By Yina Moe-Lange
Quantum computing is continuing to scale up and with the recent announcement from the Vancouver based quantum computing company, D-Wave, of their 2,000-qubit processor it does not show signs of slowing down. D-Wave is the first quantum computing company that has made the technology available for commercial use. The quantum computing processors are in direct competition with the more tradition types of chips used for Machine Learning and AI like GPUs and the newly announced second-generation TPU from Google.
The important part of quantum computing is that it replaces the traditional way of thinking of computing. By replacing the conventional bit, 0 or 1, with a new type of information, it opens up to exponential amounts of possibilities. The qubit can be in the superposition state where it is neither +1 or -1 yet, in a sense it is both, and it is this that allows for the superfast computing.
The D-Wave quantum computers use the process of annealing. This involves a series of microscopic magnets to be arrange on a grid. Each magnetic field influences each other and then they orient themselves into a position to minimize the amount of energy stored in the entire field. It is during this process, that one can change the strength of the magnetic field from each magnet so that the magnets orient themselves in a way to solve specific problems. To get to the solution, you begin with high amounts of energy so it is easy for the magnets to flip back and forth. Then as you lower the temperature, the magnets reach lower and lower levels of energy until they are frozen into the lowest energy state. Here it is possible to read the orientation of each magnet and find the answer to the problem. One can say that D-Wave’s quantum computer is a kind of analog computer relying on Nature’s algorithms to find the configuration of the lowest energy state.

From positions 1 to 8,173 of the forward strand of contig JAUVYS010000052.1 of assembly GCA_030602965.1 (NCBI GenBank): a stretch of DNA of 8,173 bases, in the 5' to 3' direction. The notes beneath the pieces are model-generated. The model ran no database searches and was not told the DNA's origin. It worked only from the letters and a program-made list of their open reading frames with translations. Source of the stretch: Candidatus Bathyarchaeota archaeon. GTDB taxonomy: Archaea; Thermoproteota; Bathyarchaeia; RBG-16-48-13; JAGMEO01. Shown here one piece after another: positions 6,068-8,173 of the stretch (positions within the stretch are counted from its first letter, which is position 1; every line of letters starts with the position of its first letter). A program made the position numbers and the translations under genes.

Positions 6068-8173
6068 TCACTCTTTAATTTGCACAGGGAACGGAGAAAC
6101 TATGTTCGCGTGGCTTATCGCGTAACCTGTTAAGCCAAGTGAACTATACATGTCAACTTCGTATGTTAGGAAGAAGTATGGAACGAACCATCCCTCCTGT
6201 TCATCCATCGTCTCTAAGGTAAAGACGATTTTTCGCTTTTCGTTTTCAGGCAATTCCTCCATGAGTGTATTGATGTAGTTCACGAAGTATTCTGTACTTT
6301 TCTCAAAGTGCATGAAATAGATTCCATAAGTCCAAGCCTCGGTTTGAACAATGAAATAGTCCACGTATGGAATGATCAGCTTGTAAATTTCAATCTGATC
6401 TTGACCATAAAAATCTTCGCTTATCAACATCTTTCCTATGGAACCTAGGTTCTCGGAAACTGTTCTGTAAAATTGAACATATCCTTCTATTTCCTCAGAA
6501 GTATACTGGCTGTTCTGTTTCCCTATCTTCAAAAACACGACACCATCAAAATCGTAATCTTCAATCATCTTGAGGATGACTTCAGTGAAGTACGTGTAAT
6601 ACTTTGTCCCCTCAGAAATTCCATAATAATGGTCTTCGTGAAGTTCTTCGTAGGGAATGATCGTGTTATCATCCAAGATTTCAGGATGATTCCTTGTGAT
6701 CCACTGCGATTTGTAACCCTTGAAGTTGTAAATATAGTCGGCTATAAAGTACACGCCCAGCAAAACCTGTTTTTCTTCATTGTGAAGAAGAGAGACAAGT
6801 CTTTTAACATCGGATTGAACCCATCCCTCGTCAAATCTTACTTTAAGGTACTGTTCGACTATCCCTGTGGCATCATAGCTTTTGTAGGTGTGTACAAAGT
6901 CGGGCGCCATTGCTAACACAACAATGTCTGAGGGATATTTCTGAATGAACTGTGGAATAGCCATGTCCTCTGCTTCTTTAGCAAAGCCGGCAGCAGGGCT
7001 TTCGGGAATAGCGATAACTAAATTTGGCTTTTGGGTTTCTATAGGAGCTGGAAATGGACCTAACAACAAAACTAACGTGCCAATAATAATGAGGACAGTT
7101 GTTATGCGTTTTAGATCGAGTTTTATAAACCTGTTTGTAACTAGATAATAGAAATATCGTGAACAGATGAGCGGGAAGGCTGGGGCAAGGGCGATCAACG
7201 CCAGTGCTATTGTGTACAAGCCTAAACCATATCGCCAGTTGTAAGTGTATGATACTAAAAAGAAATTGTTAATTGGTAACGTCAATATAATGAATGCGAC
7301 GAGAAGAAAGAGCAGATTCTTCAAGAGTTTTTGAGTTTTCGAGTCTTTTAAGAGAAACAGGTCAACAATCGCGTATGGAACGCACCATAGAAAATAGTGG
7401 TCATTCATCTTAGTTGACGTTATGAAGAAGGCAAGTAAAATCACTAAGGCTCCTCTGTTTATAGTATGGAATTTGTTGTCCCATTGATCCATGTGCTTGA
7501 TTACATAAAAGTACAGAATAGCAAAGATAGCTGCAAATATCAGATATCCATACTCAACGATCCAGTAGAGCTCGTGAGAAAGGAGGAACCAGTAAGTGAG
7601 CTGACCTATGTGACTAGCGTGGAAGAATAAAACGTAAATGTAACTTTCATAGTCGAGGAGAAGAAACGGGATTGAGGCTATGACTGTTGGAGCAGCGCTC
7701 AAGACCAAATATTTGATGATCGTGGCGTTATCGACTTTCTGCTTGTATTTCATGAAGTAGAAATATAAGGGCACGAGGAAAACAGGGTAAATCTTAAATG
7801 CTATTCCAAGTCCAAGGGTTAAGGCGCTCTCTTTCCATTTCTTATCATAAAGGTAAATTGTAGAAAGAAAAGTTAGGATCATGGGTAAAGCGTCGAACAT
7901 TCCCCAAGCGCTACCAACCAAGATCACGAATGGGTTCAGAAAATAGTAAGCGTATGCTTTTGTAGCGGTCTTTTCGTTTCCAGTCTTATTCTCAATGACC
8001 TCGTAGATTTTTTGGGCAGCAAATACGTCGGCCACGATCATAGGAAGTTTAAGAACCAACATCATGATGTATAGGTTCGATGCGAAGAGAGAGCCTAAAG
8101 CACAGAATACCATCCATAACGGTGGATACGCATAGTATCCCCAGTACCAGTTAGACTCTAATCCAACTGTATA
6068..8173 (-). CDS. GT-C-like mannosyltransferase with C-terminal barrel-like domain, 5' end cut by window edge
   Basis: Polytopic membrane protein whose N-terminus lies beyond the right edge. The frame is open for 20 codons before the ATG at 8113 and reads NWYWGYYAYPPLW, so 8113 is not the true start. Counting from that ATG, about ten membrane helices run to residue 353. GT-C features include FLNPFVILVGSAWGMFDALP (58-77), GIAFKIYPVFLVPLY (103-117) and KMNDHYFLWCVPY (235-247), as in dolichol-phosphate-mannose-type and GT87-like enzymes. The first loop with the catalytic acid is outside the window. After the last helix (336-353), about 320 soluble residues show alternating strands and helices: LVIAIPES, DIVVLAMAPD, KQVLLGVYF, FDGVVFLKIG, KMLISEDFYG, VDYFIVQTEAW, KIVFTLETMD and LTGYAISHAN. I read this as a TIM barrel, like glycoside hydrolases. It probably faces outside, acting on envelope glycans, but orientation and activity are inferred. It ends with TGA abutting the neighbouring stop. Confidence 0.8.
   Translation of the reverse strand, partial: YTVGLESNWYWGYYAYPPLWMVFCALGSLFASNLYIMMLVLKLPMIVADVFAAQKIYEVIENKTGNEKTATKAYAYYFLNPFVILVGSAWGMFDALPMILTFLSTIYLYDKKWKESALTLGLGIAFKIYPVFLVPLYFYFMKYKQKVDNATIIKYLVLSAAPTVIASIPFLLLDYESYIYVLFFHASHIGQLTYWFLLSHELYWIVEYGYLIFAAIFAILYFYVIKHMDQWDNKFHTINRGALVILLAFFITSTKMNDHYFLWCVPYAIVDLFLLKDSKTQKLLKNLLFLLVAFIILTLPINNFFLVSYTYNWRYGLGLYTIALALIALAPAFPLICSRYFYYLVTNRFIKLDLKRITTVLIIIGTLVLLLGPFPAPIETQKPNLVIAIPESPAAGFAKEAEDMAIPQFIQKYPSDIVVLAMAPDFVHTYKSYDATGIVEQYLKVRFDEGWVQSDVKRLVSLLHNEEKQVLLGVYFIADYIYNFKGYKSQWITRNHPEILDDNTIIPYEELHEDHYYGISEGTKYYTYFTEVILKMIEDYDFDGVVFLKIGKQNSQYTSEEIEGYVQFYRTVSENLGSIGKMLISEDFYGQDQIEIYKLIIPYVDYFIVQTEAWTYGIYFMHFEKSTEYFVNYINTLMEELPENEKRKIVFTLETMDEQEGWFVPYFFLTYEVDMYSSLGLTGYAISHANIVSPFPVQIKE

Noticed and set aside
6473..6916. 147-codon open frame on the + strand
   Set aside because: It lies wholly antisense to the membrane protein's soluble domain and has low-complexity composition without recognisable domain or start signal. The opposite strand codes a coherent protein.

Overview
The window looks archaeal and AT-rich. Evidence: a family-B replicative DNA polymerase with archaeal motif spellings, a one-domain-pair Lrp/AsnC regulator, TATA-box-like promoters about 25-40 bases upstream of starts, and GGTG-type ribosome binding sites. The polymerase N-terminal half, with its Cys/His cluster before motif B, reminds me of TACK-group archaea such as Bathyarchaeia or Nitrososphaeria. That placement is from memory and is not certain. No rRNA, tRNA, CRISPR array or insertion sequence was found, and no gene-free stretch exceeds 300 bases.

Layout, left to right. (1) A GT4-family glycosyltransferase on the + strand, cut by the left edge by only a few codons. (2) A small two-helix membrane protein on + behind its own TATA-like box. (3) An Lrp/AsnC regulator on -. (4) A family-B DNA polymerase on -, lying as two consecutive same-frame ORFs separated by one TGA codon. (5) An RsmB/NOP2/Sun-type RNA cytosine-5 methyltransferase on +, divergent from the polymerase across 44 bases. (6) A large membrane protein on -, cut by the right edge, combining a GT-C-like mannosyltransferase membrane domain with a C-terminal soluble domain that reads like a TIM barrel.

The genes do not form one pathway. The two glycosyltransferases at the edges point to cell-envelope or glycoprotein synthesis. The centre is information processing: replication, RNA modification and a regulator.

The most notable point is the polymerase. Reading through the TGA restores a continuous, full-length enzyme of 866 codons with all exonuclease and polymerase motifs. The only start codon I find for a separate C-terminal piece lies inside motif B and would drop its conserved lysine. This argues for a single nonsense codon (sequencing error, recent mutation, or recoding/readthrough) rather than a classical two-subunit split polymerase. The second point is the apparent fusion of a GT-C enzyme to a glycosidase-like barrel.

This is where we get lucky. This specific class of quantum computing happens to be useful for a subset of optimization computing problems, especially those geared towards Machine Learning. Many Machine Learning problems can be reformulated as energy problems. The D-Wave quantum computers are designed to support problems that need high level reasoning followed by decision making. The quantum computing allows for AI systems to imitate human thought processes much more closely than a classical processor. And while the idea of quantum computing can be hard to understand, its use in Machine Learning is clearly opening up new opportunities.
In the impending fight between the GPUs and TPUs, there is a possibility that quantum computing will pass in the outside lane. A key element in D-Wave’s quantum computing is that it isn’t necessarily designed to solve every problem but it is addressing the same need in the processing market that GPUs currently fulfill. Google released a paper in which they find that there is a considerable computational advantage when using the D-Wave quantum computer over a classical processor. In many aspects, a quantum computer can do the same thing a GPU can do, just faster, and these days, time is money.